Hebrides

5 ENTRIES FOUND:

Heb·ri·des

geographical name \ˈhe-brə-ˌdēz\

Definition of HEBRIDES

islands W Scotland in the Atlantic, divided by Little Minch into Inner Hebrides (near the mainland) & Outer Hebrides (to NW) area 2900 square miles (7540 square kilometers), pop 30,660 — see lewis with harris, western isles
Heb·ri·de·an \ˌhe-brə-ˈdē-ən\ adjective or noun

Hebrides

   (Concise Encyclopedia)

Group of islands, western Scotland, in the North Atlantic Ocean. They are separated into two groups, the Outer Hebrides and the Inner Hebrides, divided by the Little Minch Strait. The Outer Hebrides are administered as the Eilean Siar (Western Isles) council area (pop., 2001: 26,502). The northern Inner Hebrides lie within the Highland council area, and the southern Inner Hebrides are part of Argyll and Bute council area. Composed of more than 40 islands, only a few of which are inhabited, the Hebrides were originally settled by Celts. Norse raids, which led to Norse rule, began after the 8th century and lasted until 1266, when the islands were ceded to Scotland. Their economy centres on farming, fishing, and weaving, the latter noted especially for Harris tweed.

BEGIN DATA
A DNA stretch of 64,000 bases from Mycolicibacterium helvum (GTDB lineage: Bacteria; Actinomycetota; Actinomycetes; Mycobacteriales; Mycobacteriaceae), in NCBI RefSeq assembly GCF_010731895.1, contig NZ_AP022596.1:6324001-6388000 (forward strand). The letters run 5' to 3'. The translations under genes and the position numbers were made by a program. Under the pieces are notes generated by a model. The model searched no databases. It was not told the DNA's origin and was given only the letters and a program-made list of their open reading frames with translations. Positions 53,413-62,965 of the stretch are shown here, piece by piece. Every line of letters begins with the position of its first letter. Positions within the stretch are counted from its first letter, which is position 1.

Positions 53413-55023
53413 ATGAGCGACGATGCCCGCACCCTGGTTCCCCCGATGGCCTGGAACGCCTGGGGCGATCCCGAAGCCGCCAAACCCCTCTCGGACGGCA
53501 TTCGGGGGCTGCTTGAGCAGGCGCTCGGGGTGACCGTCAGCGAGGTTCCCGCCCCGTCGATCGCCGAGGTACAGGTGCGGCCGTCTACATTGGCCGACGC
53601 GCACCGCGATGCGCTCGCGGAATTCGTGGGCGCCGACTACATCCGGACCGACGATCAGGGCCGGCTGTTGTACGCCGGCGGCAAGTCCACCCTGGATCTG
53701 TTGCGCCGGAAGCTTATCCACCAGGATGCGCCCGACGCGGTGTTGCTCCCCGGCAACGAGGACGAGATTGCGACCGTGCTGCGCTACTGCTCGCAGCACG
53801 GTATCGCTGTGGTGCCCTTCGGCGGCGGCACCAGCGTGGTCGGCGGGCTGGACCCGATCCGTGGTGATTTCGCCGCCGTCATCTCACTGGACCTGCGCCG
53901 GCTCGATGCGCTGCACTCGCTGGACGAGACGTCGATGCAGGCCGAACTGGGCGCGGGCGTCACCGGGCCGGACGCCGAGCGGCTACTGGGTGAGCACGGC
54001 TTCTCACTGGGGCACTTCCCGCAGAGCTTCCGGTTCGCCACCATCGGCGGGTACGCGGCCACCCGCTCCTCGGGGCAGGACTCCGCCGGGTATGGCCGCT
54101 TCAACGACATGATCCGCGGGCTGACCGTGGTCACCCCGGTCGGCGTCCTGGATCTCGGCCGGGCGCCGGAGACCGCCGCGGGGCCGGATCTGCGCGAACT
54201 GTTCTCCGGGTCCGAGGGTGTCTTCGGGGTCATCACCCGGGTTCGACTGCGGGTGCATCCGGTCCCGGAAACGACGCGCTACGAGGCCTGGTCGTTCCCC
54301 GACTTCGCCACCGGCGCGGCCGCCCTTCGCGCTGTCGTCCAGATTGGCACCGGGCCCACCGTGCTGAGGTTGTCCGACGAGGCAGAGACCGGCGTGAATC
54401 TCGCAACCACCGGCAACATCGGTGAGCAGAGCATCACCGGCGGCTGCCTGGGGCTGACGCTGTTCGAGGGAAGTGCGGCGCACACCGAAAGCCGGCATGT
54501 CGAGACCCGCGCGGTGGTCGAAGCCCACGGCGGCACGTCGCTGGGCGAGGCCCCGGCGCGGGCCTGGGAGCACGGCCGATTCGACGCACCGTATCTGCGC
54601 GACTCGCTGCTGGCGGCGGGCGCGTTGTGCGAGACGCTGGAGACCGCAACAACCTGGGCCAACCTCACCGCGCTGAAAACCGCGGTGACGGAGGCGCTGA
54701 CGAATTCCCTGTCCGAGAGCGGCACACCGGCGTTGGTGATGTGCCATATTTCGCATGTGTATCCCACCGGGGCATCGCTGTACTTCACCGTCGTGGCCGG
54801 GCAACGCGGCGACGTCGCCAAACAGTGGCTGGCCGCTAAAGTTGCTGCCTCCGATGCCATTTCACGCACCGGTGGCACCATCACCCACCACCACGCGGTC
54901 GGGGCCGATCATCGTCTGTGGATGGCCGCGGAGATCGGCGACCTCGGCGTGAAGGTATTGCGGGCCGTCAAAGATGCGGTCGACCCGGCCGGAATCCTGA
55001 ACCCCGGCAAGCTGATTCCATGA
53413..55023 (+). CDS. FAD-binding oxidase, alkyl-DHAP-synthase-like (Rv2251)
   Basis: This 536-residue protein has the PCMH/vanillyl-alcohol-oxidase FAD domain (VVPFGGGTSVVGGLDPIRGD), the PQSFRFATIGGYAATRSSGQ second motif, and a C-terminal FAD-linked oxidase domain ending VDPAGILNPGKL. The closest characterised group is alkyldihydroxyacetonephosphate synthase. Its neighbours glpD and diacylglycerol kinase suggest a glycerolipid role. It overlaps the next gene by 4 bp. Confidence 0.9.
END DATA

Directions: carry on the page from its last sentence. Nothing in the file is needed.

Variants of HEBRIDES

Hebrides or Western Isles ancient Ebudae

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